Out of the fifty governors in the United States, 45 are white and 5 are minorities as of October 8th, 2011. Exactly nine out of ten governors in America is white.

Gender and Race

We can combine these two sets of data to get a map of America's governors by both gender and race.

Out of the fifty governors in the United States, 41 are white males, 4 are white females, 3 are none-white males, and 2 are non-white females as of October 8th, 2011. White males overachieve quite splendidly; despite being less than one-third of the overall population, they compose more than four out of five of America’s governors. 82% of America’s governors are white males.

Conclusions

America is a very diverse place.

Its governors, on the other hand…not so much.

--inoljt

 

 

Non-Voters Were the Majority in 2010, Says New Study

Cross-posted at Project Vote's blog, Voting Matters.

"It is fair to say that 2010 was the year of older, rich people." That's the conclusion of a new research memo from Project Vote, "An Analysis of Who Voted (and Who Didn’t Vote) in the 2010 Election," by Dr. Lorraine Minnite. It finds that wealthier voters and Americans over the age of 65 surged to the polls in 2010, and increased their support for the Republican party, while young voters and minority voters (who strongly favor Democrats) dropped off at higher rates than in 2006.

Two years ago, African-Americans, lower-income Americans, and young Americans all participated in the 2008 presidential election in decisive numbers, making it the most diverse electorate in history. In 2010, however, these historically underrepresented groups were underrepresented again, as they (in common with most Americans) largely stayed home. Non-voters were the majority in 2010, a fact that "throws cold water on any victor’s claims for a mandate."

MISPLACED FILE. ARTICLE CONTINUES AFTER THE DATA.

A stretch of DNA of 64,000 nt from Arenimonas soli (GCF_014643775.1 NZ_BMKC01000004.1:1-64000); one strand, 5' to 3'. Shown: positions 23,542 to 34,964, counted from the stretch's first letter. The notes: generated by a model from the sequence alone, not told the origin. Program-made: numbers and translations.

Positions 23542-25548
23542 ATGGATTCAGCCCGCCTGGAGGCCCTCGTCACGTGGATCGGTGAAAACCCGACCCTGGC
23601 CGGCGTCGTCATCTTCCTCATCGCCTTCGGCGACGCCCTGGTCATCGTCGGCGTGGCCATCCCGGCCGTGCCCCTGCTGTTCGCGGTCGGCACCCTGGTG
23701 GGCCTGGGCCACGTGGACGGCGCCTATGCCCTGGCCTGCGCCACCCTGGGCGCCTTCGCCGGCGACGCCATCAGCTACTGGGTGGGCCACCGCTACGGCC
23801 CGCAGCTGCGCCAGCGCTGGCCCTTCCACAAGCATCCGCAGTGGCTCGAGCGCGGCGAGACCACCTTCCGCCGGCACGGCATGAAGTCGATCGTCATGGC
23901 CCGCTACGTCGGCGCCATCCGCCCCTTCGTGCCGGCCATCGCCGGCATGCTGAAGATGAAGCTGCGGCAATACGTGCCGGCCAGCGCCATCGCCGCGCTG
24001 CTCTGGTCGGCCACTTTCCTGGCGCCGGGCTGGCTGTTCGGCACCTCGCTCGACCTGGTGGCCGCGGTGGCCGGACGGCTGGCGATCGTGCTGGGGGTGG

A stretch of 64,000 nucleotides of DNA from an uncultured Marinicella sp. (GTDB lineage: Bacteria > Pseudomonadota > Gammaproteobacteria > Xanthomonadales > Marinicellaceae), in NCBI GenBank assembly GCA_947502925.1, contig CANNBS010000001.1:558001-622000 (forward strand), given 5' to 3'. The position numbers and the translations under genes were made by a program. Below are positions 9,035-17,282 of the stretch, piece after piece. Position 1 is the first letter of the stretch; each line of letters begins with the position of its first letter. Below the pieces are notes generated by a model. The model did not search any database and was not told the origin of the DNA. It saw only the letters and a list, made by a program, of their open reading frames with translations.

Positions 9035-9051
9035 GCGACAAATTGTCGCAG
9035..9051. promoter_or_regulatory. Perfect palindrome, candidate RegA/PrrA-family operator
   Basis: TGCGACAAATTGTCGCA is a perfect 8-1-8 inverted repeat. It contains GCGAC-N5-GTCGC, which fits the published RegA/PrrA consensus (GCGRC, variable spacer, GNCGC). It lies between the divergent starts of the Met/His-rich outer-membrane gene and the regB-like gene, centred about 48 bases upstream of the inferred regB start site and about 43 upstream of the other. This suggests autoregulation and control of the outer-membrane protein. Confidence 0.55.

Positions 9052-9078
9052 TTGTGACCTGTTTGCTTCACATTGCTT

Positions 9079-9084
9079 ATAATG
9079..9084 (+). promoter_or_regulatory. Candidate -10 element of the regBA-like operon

There's more...

Beneath the Tea Party’s Anti-Government Rallying Cry, Americans Call for Government to Do More

“Can you hear me?” That’s the recurring refrain in a radio promo for this weekend’s “Virginia Tea Party Patriots Convention,” which—with an estimated crowd of 3,000—purports to be one of the largest rallies yet of so-called “Tea Party” sympathizers. The 60-second radio spot by keynote speaker Lou Dobbs features allegedly outraged Americans repeating that line, interspersed with un-attributed stats about how Americans supposedly oppose stimulus spending, health care,  and other government spending policies  “Maybe Washington can’t hear us,” Dobbs intones dramatically, “because they’re just not listening.”

There's more...

New Poll Shows More Americans Want a Government That Does More, Not Less

Today, Project Vote released What Happened to Hope and Change? A Poll of 2008 Voters, a new report summarizing the results of a telephone survey of 1,947 Americans who voted in 2008, analyzing their views on the role of the government, government spending, and the budget. This unique poll not only surveys the historic 2008 electorate, but also includes special samples of black, low-income, and youth voters, and compares these groups both to a national sample and to self-identified “Tea Party” sympathizers.

“We wanted to learn more about the views of the black, youth, and low-income voters who overwhelmingly participated in 2008 election,” said Lorraine C. Minnite, director of research for Project Vote. “These voters represent roughly a third of the electorate, they will play an increasingly important role in American politics, and they fundamentally believe in a government that doesmore, not less. Yet their voices are largely ignored, and their views are not being represented.”

There's more...